|This article originally appeared in Printed Sources: A Guide to Published Genealogical Records, edited by Kory L. Meyerink.|
A frequent question asked of librarians by inexperienced researchers is "What does my family surname mean?" The answer can be found in surname dictionaries commonly found on library reference shelves. One such dictionary is Eldson C. Smith’s New Dictionary of American Family Names, previously published under the title Dictionary of American Family Names. Smith’s book is the standard source for finding the meaning of American surnames. It’s introduction contains an interesting discussion of the history and derivation of family names. Smith’s extensive treatise on the four ways names have come into being residence, occupation, father’s name, and descriptive nickname is an excellent introduction to the study of family names. More than 10,000 surnames are described in the New Dictionary of American Family Names. Each entry provides the country of origin followed by a brief description giving the meaning of the surname. Etymological origins of surnames are not given, nor are variant spellings.
In contrast, A Dictionary of Surnames, by Patrick Hanks and Flavia Hodges, provides the origins of nearly 100,000 European surnames. The authors give references to variant surname spellings and compare similar names in other countries. The following is a comparison of entries from these two surname dictionaries for the surname Bowman. From Smith’s New Dictionary of American Family Surnames (page 54):
- Bowman (Eng., Scot.) A fighting man armed with a bow; one who made bows; the servant in charge of the cattle.
Compare it with the entry for Bowman in Hanks’s A Dictionary of Surnames (page 69):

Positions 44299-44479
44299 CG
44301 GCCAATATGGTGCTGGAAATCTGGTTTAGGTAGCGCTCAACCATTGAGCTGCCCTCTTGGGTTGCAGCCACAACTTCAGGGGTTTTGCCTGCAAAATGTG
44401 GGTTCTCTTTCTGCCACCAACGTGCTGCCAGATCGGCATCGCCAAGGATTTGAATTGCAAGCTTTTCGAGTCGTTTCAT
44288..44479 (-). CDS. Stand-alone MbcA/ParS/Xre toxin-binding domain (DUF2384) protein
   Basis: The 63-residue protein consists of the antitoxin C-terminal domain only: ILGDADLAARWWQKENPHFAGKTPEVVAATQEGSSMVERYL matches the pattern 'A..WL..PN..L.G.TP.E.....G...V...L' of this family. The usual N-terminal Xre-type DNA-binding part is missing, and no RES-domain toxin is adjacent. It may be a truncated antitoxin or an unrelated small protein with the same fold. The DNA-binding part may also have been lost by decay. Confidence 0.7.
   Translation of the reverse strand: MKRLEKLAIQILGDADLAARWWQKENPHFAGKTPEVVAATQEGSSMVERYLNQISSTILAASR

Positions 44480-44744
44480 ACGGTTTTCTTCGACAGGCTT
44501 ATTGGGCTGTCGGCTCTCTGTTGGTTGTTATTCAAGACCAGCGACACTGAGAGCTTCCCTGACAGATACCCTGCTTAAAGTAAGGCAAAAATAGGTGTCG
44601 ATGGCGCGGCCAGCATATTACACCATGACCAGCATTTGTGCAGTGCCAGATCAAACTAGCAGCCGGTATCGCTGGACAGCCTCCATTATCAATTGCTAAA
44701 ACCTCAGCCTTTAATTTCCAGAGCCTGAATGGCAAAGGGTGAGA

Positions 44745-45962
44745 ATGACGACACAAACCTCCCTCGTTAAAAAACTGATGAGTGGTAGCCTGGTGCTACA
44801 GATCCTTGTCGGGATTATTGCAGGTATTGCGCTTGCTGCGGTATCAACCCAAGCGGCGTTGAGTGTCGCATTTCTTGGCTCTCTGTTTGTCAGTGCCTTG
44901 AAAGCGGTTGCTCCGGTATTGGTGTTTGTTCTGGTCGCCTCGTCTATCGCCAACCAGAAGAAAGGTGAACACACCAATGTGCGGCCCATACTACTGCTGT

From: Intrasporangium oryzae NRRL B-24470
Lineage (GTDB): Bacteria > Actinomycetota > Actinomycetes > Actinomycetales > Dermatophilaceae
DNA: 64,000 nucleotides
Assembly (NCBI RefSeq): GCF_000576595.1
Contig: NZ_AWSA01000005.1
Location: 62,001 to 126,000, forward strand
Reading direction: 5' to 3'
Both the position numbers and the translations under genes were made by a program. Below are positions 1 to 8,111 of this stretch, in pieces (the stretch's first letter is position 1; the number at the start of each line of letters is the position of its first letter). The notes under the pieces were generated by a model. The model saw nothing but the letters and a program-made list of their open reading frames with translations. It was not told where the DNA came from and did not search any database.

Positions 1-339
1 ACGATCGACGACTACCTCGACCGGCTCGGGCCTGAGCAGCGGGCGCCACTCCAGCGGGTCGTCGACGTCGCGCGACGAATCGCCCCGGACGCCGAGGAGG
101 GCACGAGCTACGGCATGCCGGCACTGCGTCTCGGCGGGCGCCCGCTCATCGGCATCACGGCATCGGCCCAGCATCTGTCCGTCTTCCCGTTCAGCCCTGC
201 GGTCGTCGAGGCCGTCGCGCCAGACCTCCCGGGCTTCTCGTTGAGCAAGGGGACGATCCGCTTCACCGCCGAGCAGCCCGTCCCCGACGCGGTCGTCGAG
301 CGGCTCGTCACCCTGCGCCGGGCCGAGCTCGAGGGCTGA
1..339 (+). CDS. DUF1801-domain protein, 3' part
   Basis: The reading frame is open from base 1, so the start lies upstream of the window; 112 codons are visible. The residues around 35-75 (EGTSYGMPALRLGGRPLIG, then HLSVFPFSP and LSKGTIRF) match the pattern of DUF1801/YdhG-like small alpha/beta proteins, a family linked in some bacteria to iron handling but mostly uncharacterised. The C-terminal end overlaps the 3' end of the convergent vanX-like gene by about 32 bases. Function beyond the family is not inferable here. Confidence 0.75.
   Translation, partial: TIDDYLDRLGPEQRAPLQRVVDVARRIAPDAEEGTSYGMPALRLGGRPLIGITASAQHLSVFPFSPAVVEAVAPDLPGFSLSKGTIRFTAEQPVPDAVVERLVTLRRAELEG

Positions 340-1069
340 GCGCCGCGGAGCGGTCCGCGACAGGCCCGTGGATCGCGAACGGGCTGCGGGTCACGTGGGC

- Bowman English: 1. occupational name for an archer, from OE boga bow + mann man. This name seems to be generally distinguished from Bowyer, which denoted a maker or seller of the articles. It is possible that in some cases the surname referred originally to someone who untangled wool with a bow. This process seems to have originated in Italy, but became quite common in England in the 13th cent. The vibrating string of a bow was worked into a pile of tangled wool, where its rapid vibrations separated the fibres, while still leaving them sufficiently entwined to produce a fine, soft yarn when spun.
- 2. in America, sometimes an Anglicized form of Ger. and Du. Baumann (see Bauer).Vars. (of 1):Boman; Beauman (see also Beaumont). Cogn. (of 1): Flem., Du.:Boogman.
A more recent entry, The Encyclopedia of American Surnames treats only the five thousand most common U.S. surnames but provides much more depth than standard surname dictionaries. Of particular interest to the genealogist, this volume cites published family histories for many of the surnames described. It also identifies eminent people who share the surname.
Specialized surname dictionaries also exist for individual European countries, such as Spanish Surnames in the Southwestern United States: A Dictionary, by Richard D. Woods, and German-American Names, by George F. Jones. Search a library’s card or online catalog under the subject heading Names Personal [country] for additional examples.